mercredi, décembre 09, 2015

The National: 'Terrorism and fanaticism: Were the early Calvinists Scotland's Daesh?'

Terrorism and fanaticism: 
Were the early Calvinists Scotland's Daesh?
by Chris Bambery
(The National 8 Dec 2015)

Read original article here

'Letter to Editor' in response to above -
"A caliphate...for Calvinists?" must surely rank as the National's most irresponsible anti-Christian polemic yet. Ironically reminiscent of the offensive anti-Yes distortions we have so long endured from British tabloids. How, I wonder, shall we ever close the 50% gap if swathes of our community are so gratuitously demonised? Please allow a brief attempt at rebalance -

The patent truth is that Scottish Christians have made an illustrious contribution to human democracy. Berwickshire founder of the Scottish tradition of philosophy John Duns Scotus (1266-1308) influenced Gleghornie-born John Mair (1467-1550), who in turn became a highly influential professor at the University of Paris. Mair's lectures were heard by an unlikely mix including John Knox, Jean Calvin, George Buchanan, Ignatious Loyola, Francisco Vitoria, and François Rabelais. Mair sought to curb the autocratic power of the Pope within the Catholic Church. His 'Conciliar Movement' principles influenced the Protestant Reformation of the 16th C, and also the struggle of constitutional government against absolute monarchies in Europe of the 17th C.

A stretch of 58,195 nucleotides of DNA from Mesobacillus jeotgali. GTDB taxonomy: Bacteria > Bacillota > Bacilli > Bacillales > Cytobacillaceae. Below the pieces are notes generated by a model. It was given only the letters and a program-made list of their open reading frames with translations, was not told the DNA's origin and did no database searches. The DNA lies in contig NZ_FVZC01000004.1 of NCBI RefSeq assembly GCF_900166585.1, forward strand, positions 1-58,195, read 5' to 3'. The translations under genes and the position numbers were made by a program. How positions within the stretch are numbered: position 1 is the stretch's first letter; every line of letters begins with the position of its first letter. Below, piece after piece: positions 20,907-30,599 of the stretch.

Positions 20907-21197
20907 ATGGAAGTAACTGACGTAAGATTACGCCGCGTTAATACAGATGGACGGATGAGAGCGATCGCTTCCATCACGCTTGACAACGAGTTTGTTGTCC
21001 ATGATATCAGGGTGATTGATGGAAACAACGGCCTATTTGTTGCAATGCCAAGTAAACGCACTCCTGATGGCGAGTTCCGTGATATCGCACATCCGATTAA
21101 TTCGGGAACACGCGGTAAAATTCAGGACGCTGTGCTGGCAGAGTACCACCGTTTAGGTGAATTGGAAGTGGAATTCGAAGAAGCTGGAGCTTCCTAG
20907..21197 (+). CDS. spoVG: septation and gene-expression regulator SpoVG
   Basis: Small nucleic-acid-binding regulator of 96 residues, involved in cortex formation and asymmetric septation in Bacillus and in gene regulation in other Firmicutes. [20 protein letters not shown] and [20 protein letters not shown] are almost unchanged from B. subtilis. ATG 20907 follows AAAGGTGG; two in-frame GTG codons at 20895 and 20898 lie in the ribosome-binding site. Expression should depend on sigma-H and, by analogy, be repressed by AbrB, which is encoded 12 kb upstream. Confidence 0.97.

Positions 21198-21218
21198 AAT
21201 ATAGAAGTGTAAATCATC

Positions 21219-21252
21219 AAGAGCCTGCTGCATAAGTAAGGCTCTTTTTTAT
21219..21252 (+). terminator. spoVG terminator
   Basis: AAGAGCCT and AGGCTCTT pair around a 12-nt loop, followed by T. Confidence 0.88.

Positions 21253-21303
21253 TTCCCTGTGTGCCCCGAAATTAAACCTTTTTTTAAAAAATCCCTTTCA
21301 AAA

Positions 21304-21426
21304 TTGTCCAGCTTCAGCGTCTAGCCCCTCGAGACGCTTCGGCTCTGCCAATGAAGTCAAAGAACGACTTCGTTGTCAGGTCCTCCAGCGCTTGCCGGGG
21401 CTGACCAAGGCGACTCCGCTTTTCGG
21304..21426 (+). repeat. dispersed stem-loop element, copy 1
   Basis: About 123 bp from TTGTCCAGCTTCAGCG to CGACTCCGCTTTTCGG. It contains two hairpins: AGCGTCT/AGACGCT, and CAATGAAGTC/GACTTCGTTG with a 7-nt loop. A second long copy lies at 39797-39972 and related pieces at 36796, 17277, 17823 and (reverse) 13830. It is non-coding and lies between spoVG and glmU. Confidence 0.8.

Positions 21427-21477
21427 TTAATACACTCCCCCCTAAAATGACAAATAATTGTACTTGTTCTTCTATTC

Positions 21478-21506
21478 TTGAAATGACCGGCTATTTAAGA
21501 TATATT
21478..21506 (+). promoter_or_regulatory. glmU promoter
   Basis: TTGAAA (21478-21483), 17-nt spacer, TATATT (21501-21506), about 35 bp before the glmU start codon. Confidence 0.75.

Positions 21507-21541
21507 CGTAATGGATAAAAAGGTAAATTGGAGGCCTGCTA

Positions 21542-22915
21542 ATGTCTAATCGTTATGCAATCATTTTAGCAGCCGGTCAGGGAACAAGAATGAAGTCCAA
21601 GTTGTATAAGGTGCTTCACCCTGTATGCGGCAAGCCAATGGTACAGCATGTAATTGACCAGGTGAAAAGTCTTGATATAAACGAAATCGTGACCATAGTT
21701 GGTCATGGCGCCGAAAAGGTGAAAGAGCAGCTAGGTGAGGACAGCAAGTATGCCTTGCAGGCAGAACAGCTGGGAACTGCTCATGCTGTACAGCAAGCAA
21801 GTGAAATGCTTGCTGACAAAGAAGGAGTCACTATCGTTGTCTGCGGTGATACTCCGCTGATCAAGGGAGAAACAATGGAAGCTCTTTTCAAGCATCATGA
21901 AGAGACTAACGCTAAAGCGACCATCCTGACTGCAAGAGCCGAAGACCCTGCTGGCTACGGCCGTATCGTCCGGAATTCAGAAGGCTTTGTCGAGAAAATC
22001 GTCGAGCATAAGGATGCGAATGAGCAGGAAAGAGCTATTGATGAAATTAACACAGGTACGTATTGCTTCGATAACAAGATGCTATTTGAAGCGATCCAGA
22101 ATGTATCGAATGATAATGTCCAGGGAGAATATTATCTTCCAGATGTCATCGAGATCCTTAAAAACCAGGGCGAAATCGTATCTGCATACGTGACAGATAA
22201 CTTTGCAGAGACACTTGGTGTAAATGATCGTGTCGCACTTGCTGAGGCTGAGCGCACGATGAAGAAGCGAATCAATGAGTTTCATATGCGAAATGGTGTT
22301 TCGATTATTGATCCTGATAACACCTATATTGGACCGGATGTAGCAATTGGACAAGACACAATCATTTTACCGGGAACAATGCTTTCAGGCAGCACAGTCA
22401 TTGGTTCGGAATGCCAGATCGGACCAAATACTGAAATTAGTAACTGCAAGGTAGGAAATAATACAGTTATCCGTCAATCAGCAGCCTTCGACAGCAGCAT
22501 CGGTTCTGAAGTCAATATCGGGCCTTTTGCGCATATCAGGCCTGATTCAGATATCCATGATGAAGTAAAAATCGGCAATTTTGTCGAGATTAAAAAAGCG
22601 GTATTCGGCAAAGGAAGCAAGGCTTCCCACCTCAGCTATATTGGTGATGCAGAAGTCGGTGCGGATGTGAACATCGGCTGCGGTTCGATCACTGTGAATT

The treatise 'Art and Science of Government among the Scots' by Calvinist-humanist George Buchanan (1506-1582) had a huge influence on political thought in Britain and America. John Milton in his 'Defence of the People of England' wrote concerning just government: "For Scotland I refer you to Buchanan". 

Presbyterian minister and St Andrews Professor, Samuel Rutherford (1600-1661) in his 'Lex, Rex' systematized Calvinistic political theories and laid the foundation for the libertarian ideas of the US Declaration of Independence and Constitution. Indeed, the American War for Independence was referred to by the British as a "Presbyterian Rebellion"! John Locke ('Father of Classical Liberalism') echoed 'Lex, Rex'.

Nearer our own day, the late Dutch Christian philosopher Herman Dooyeweerd (1894-1977) has written profoundly and extensively on the nature of the "just state". The jurist and humanist G.E. Langemeyer called him "the most original philosopher Holland has produced, even Spinoza not excepted".

So Calvinism at its best has defended freedom of conscience. Calvin himself (unsuccessfully) fought for the complete separation of Church and State in Geneva. Jean-Jacques Rousseau, Genevan and no friend to Christianity, exclaimed: "So long as the love of country and liberty is not extinct amongst us, the memory of this great man will be held in reverence." (Du contrat social 1762).

Fearghas MacFhionnlaigh